When asked about the accusation Wednesday morning, Rod Brind’Amour, who was an assistant coach with the team from 2011-2018, confirmed the allegations. “It definitely happened,” he told reporters Wednesday.

Sean McMorrow played for Peters in 2008-09 with the Ice Hogs Tweeted, “Worst human being to ever coach me … treated me terrible on a AHL team (IceHogs) where I won a League Award for Community Service. #badguy.”

“We knew nothing of any nature of what we’ve been dealing with the last couple of days,” Treliving said.

Peters issued a statement on Wednesday night apologizing to Treliving and the organization “for offensive language I used in a professional setting a decade ago.” None of the players who brought allegations forward were named in the letter.

Aliu responded on Twitter with a statement reading, “I have read the statement of Bill Peters, which I found to be misleading, insincere and concerning. I have accepted an invitation from the NHL to meet and discuss this situation. Out of respect for that process I will not respond publicly to the statement or discuss the racism and discrimination that I have endured until after my meeting.”

The Flames hired Peters in April 2018 after he spent four seasons with the Hurricanes. He led Calgary to a division title in 2018-19 and the second-most points in franchise history. The team is currently off to a 12-12-4 start and out of the Western Conference playoff picture.

MORE: Karmanos criticizes how Francis handled allegations against Peters


Sean Leahy is a writer for Pro Hockey Talk on NBC Sports. Drop him a line at or follow him on Twitter @Sean_Leahy.

Bill Peters’ statement offers ‘sincere apology’ to Flames, ‘anyone negatively affected’


Bill Peters released a statement in the form of a letter to Calgary Flames GM Brad Treliving on Wednesday regarding Akim Aliu’s claims that Peters made racist remarks toward Aliu during Peters’ and Aliu’s time with the AHL’s Rockford IceHogs.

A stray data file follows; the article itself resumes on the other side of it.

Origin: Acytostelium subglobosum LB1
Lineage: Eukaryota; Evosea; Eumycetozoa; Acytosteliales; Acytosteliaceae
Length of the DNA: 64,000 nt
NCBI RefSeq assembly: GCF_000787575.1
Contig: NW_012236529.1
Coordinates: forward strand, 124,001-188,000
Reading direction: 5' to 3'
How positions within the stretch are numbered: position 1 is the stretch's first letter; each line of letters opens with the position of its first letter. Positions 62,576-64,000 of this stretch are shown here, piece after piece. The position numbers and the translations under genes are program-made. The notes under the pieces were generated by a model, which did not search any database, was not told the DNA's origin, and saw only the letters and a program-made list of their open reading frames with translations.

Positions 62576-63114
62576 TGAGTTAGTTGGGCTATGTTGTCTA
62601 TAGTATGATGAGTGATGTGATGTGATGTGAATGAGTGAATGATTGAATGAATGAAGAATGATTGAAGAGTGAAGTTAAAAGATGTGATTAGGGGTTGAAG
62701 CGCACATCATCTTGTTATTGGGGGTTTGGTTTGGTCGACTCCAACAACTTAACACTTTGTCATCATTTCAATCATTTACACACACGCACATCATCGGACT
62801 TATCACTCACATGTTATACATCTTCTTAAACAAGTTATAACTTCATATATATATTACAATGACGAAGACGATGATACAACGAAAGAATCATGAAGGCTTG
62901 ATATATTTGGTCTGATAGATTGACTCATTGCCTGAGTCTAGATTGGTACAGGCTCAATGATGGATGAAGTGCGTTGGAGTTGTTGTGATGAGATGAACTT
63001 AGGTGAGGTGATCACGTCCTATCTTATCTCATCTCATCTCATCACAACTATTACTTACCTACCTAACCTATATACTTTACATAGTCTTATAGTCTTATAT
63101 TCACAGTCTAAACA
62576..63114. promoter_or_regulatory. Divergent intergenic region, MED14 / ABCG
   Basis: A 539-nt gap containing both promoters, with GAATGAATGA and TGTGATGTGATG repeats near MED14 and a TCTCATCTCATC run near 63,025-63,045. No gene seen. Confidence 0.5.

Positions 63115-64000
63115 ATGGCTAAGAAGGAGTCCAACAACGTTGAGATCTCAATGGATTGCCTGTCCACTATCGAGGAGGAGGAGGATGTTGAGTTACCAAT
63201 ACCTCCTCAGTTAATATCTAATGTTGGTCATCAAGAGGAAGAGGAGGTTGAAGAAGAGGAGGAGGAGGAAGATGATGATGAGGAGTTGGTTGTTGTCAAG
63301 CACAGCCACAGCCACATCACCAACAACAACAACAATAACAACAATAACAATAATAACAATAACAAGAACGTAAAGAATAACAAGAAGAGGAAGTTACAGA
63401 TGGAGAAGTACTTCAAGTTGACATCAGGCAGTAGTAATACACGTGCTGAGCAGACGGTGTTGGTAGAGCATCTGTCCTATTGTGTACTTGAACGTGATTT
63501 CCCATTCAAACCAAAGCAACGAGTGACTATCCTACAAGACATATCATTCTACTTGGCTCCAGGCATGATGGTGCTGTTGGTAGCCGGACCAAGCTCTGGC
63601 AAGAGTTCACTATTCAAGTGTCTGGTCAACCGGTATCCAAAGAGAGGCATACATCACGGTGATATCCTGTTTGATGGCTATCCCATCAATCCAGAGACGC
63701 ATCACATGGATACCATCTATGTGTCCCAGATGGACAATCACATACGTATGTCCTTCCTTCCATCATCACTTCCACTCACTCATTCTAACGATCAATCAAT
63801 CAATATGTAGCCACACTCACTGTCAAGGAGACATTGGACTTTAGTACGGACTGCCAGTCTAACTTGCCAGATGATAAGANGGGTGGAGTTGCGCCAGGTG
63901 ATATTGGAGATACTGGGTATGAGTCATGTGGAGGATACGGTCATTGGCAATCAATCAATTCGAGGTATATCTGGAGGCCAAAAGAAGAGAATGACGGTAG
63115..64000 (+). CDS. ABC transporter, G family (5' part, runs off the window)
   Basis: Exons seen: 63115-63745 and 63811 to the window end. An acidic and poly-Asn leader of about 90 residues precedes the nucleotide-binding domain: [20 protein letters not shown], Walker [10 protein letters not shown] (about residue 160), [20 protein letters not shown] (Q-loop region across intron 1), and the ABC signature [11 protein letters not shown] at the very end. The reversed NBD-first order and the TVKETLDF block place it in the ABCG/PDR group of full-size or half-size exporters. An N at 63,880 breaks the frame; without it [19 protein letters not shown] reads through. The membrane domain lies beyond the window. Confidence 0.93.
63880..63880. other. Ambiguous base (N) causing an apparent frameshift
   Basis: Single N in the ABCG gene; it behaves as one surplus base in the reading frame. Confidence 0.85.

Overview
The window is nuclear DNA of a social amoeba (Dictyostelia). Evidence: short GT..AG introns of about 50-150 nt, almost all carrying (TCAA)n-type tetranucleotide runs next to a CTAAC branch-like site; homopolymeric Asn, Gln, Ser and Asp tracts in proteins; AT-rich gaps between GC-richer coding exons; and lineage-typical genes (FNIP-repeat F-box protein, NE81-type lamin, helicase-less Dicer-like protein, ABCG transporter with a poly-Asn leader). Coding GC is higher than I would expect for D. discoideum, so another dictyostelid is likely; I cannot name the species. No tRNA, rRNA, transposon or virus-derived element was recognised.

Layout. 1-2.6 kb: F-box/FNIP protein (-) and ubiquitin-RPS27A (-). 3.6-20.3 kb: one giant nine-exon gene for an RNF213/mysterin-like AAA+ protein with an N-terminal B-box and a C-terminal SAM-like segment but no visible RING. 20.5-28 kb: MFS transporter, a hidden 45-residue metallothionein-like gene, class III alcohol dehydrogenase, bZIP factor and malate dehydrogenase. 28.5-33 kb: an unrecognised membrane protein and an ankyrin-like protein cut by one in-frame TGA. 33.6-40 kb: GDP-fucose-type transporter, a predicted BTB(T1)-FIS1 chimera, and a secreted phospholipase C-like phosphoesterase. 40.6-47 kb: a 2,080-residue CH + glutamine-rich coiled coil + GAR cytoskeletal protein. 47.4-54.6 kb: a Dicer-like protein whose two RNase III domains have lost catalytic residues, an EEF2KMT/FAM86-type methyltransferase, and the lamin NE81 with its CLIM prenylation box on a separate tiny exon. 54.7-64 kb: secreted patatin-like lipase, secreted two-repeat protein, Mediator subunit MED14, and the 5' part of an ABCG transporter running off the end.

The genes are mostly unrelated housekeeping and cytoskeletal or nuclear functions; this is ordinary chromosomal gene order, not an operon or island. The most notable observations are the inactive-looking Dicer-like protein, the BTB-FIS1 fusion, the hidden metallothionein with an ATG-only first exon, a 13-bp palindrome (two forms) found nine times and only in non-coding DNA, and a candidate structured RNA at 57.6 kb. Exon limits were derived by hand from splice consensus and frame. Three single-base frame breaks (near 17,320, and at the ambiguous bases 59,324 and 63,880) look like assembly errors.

Sportsnet’s Eric Francis and TSN’s Bob McKenzie ranked among those who received Peters’ letter/statement, which you can see at the bottom of this post. Here’s a full transcription of Peters’ letter to Treliving and the Flames, which also included Peters’ signature:


Please accept this as a sincere apology to you, and the entire Calgary Flames organization, for offensive language I used in a professional setting a decade ago. I know that my comments have been a source of both anger and disappointment, and I understand why. Although it was an isolated and immediately regrettable incident, I take responsibility for what I said.

The statement was made in a moment of frustration and does not reflect my personal values. After the incident, I was rightfully challenged about my use of language, and I immediately returned to the dressing room to apologize to the team. I have regretted the incident since it happened, and I now also apologize to anyone negatively affected by my words.

I am aware that there is no excuse for language that is offense. I meant no disrespect for what I said, and it was not directed at anyone in particular. But that doesn’t matter; it was hurtful and demeaning. I am truly sorry.

I accept the reality of my actions. I do believe that we must strive to act with integrity, and to take accountability for what we say and do. This letter is intended to do exactly that; I hope it is is accepted as intended.

I appreciate the thorough review of this situation being undertaken by the Flames. It’s the right thing to do, and I support it fully.